5. Right Facilities: Urgent care clinics can cost a fraction of hospitals and emergency rooms when it comes to doing procedures, tests or blood tests. These are good for non-emergency care.
  6. Cash Payments: If you can pay cash, ask about cash discounts. It’s less work for the administrative offices.
  7. Payment Plan: Avoid putting a large medical bill on a credit card. Instead, ask if you can pay using a pay plan. Most providers offer this and in some hardship cases, they might even reduce what you owe. Find out what your doctor’s payment options are.
  8. Medical Advocates: For complicated cases, a medical or patient advocate offers services including helping to research treatment options, tracking paperwork and negotiating lower rates. You may have to pay a fee but it can help unravel complex paperwork or lower outstanding medical costs.
  9. Billing Mistakes: Check your explanation of benefit (EOB) statements to make sure they are correct. Compare them to your actual bill. Industry studies suggest many bills contain errors because of incorrect coding and other reasons. Do not hesitate to call the billing department or your insurance plan’s support hotline to get to the bottom of the bill if you suspect it is incorrect or simply want clarification.
  10. Understand Your Medical Insurance: Make sure your insurer is still in your market and that your provider and facility remains in-network. Many consumers are shocked when they receive a bill they thought would be covered by their insurance only to find out the provider or the facility was out of network with their plan.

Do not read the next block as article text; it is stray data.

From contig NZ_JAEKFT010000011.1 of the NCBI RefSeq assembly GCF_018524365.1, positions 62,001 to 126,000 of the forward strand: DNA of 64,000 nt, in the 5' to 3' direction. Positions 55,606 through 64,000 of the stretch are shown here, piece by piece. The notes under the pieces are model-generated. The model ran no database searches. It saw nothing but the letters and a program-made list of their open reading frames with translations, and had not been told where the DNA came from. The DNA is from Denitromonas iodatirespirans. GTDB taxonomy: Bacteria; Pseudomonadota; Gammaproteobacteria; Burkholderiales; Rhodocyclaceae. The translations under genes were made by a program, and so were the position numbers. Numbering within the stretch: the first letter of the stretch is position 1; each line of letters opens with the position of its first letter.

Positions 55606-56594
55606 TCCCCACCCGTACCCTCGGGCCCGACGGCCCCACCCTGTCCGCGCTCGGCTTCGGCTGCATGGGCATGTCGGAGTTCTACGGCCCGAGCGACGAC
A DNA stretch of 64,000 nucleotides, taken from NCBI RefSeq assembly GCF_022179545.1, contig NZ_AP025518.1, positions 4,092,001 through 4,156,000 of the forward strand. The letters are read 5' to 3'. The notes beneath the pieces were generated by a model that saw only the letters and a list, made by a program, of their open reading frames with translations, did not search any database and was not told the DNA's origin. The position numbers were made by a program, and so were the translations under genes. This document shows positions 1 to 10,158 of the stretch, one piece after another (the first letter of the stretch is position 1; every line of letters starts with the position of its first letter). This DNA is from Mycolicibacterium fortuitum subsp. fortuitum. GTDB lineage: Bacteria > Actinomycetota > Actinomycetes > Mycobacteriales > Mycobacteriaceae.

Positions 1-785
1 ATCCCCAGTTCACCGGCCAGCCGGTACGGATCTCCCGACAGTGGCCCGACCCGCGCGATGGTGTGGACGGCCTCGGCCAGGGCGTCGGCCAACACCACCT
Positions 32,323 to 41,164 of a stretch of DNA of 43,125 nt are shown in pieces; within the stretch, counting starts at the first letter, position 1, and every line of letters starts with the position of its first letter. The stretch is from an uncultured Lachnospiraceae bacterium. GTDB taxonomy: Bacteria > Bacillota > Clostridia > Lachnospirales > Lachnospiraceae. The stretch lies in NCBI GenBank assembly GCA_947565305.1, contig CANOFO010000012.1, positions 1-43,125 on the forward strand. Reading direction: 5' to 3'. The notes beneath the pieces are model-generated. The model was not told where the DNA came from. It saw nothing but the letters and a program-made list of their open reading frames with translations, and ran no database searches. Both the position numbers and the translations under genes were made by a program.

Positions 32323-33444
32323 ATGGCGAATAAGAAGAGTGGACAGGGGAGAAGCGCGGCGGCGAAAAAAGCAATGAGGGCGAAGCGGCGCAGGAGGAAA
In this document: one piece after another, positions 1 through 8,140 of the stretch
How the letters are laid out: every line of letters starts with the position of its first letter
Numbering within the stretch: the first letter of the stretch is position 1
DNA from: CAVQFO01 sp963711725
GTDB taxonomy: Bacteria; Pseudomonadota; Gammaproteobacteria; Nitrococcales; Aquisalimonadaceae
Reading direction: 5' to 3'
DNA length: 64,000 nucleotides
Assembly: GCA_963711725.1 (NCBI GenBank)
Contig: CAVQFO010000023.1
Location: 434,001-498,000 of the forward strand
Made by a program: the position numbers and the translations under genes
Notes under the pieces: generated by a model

Hospital Forgives Medical Debt For 90 Year Old

A Colorado hospital forgave over $21,000 in medical debt for a local 90 year resident. Despite all the stories we hear bashing health care providers, a story where a hospital shows compassion is a welcome change of pace.

My client, Liz, owed a local hospital for services received in 2008 as a result of an accident. Liz was not eligible for Medicare, and had private insurance. After admittance to the hospital on an emergency basis, she remained there for rehabilitation treatment. Her claims were paid at out of network level, leaving her with significant balances owed. While she made small monthly payments, she never really understood why she owed all that she did and how she got into this mess.

Liz had no family to help her and lives in downtown Denver. When she called me, she pleaded with me to come down to Denver and meet with her to help her, as she was very confused about all of her medical bills. I made the trip from Loveland to Denver and sat down with her at a local McDonald’s restaurant (she told me her kitchen table in her apartment was not big enough to spread out the papers). She entered the restaurant very slowly, using a wheeled walker. As I spoke with her and looked through all of the piles of bills, I was amazed at how bright and sharp and intelligent her blue eyes were, as she seemed to understand most of what I was saying, and was able to intelligently answer my questions. Needless to say, I was impressed with her and I certainly felt compassion for her circumstances. She wanted to do what was right, and pay her fair share, but the weight of these large bills were more than she could handle.

I wrote a well thought out letter to the hospital, petitioning them to forgive Liz’s debt, and providing a rationale for why I felt that they do this. The amazing thing: I received a prompt reply from them. They agreed to bring all of her accounts out of collection, and reduce them to a zero balance, for both the hospital and for the physicians amounts owed.

What a wonderful outcome and phone call it was for me to call Liz and inform her of this great news. Imagine her relief to no longer have this burden. And, it is encouraging that the hospital administration truly do have a heart.